During the March Madness of 1963, playing was infused with politics. The NCAA matchup between Loyola University of Chicago and Mississippi State helped put an end to segregated basketball. Loyola's win 50 years ago became known as the "game of change."

At the time, college basketball was still predominantly white, with usually no more than two or three black players appearing on the floor at any one time. But in '63, the Loyola Ramblers' starting lineup featured four black players.

When the stage lights go up at Chicago's Goodman Theatre on Monday evening, more than 20 high school students will each have a moment to step into the spotlight and perform a monologue from one of the plays written by the late August Wilson. Chicago's contest is one of several regional finals that strives to introduce students to the Pulitzer Prize winner's work. It's also a lead-up to the national August Wilson Monologue Competition that will be held on Broadway later this spring.

It's been nearly two years since Oprah ended her daily show, and Chicago's been adjusting to the loss of the daytime talk queen. Although she left a huge void, there's no need to write an obituary for the TV talk genre in Chicago.

In the lobby of Chicago's NBC Towers, the crowd of excited fans gathered for a TV taping is reminiscent of the Oprah days of old. But instead of Oprah, they're lined up to see veteran comedian Steve Harvey's show.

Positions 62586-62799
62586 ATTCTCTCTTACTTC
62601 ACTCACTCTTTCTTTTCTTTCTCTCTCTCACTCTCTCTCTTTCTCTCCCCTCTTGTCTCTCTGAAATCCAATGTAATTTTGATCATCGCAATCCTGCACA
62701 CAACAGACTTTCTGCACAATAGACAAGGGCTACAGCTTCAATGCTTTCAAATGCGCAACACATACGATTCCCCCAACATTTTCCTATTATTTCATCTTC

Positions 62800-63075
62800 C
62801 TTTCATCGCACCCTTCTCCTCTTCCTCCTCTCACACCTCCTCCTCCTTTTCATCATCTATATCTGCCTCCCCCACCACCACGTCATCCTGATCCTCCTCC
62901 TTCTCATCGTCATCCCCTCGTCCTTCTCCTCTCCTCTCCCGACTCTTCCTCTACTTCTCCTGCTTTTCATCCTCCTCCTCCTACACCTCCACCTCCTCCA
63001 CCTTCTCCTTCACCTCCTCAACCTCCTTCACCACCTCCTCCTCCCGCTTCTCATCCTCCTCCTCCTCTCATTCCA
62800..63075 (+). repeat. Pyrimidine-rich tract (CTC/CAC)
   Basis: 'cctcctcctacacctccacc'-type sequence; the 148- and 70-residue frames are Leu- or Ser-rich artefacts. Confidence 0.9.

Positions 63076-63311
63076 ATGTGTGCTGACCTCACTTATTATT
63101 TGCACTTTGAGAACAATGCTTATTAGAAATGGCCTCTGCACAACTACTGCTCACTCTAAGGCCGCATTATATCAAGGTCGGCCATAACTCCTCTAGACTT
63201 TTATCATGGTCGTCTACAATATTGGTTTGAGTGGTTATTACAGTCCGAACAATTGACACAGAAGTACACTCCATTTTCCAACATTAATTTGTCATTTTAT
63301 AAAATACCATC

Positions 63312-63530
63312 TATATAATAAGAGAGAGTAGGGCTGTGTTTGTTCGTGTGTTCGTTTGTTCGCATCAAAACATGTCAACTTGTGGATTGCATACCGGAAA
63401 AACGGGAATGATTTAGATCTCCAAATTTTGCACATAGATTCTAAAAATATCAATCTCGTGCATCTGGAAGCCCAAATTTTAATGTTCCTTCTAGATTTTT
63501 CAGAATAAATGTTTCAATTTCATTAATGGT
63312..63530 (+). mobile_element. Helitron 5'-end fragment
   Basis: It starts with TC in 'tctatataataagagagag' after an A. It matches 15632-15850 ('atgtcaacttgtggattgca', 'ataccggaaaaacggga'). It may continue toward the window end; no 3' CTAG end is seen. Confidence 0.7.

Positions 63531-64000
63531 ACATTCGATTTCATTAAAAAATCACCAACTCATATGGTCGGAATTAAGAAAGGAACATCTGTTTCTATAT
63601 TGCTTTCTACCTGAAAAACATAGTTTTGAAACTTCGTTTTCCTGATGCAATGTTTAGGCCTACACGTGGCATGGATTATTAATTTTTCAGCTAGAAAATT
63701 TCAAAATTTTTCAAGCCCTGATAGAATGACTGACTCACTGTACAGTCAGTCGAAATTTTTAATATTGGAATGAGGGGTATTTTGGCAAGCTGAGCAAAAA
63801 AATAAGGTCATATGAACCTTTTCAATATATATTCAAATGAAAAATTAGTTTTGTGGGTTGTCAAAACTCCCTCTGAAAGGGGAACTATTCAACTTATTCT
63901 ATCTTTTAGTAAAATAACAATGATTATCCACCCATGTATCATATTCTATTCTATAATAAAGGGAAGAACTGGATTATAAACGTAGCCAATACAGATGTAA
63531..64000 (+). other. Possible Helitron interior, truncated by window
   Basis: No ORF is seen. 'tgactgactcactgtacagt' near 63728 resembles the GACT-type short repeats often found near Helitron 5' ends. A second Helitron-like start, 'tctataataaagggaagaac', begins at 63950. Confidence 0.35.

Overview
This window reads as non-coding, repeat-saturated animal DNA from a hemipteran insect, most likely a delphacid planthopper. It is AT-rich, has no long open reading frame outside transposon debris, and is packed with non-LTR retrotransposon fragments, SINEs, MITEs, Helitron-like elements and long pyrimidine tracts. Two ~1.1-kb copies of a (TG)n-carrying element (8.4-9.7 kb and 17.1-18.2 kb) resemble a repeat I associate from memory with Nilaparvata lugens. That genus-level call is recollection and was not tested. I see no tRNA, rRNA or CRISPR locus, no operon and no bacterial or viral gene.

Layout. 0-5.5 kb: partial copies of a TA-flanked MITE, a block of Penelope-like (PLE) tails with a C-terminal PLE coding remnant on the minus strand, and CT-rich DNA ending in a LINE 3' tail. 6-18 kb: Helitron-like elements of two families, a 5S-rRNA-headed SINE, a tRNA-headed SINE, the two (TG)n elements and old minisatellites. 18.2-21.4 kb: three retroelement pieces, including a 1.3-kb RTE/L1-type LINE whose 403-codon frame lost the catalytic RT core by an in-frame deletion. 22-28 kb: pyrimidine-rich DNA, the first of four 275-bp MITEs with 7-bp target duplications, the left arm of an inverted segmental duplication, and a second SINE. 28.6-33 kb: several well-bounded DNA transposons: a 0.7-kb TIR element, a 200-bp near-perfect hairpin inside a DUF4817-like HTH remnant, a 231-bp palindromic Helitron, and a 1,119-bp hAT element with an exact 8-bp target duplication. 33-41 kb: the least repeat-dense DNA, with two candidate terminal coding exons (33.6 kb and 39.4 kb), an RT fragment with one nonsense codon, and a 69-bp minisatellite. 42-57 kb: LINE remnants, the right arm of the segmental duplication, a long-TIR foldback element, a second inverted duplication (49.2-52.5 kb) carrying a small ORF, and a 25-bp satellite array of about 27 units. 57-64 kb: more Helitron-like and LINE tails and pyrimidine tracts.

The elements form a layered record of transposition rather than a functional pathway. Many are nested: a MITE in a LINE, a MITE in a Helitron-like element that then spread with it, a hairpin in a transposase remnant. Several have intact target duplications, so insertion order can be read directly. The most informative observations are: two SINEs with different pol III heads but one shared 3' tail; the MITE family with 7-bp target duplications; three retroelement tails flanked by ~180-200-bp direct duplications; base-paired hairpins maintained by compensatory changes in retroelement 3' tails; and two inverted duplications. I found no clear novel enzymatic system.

"I like Steve's energy. I like his shows. He's funny. He covers all topics," says fan Deloris Neal.

When there's a big snowstorm or a plane has mechanical problems, airports often turn into uncomfortable holding pens, with people scrunched in chairs, lying on floors, filling up restaurants and otherwise trying to find something to do.

That's actually good news for one company. Minute Suites is building tiny airport retreats across the country. The suites are already operating in Atlanta and Philadelphia. Next up are Dallas-Fort Worth and Chicago's O'Hare International Airport.

The gun violence that scars some Chicago neighborhoods has been a plague for one woman. Shirley Chambers first lost a child to gunfire in the mid 1990s. In 2000, a daughter and a son were shot to death just months apart. On Monday, Chambers buried her last child.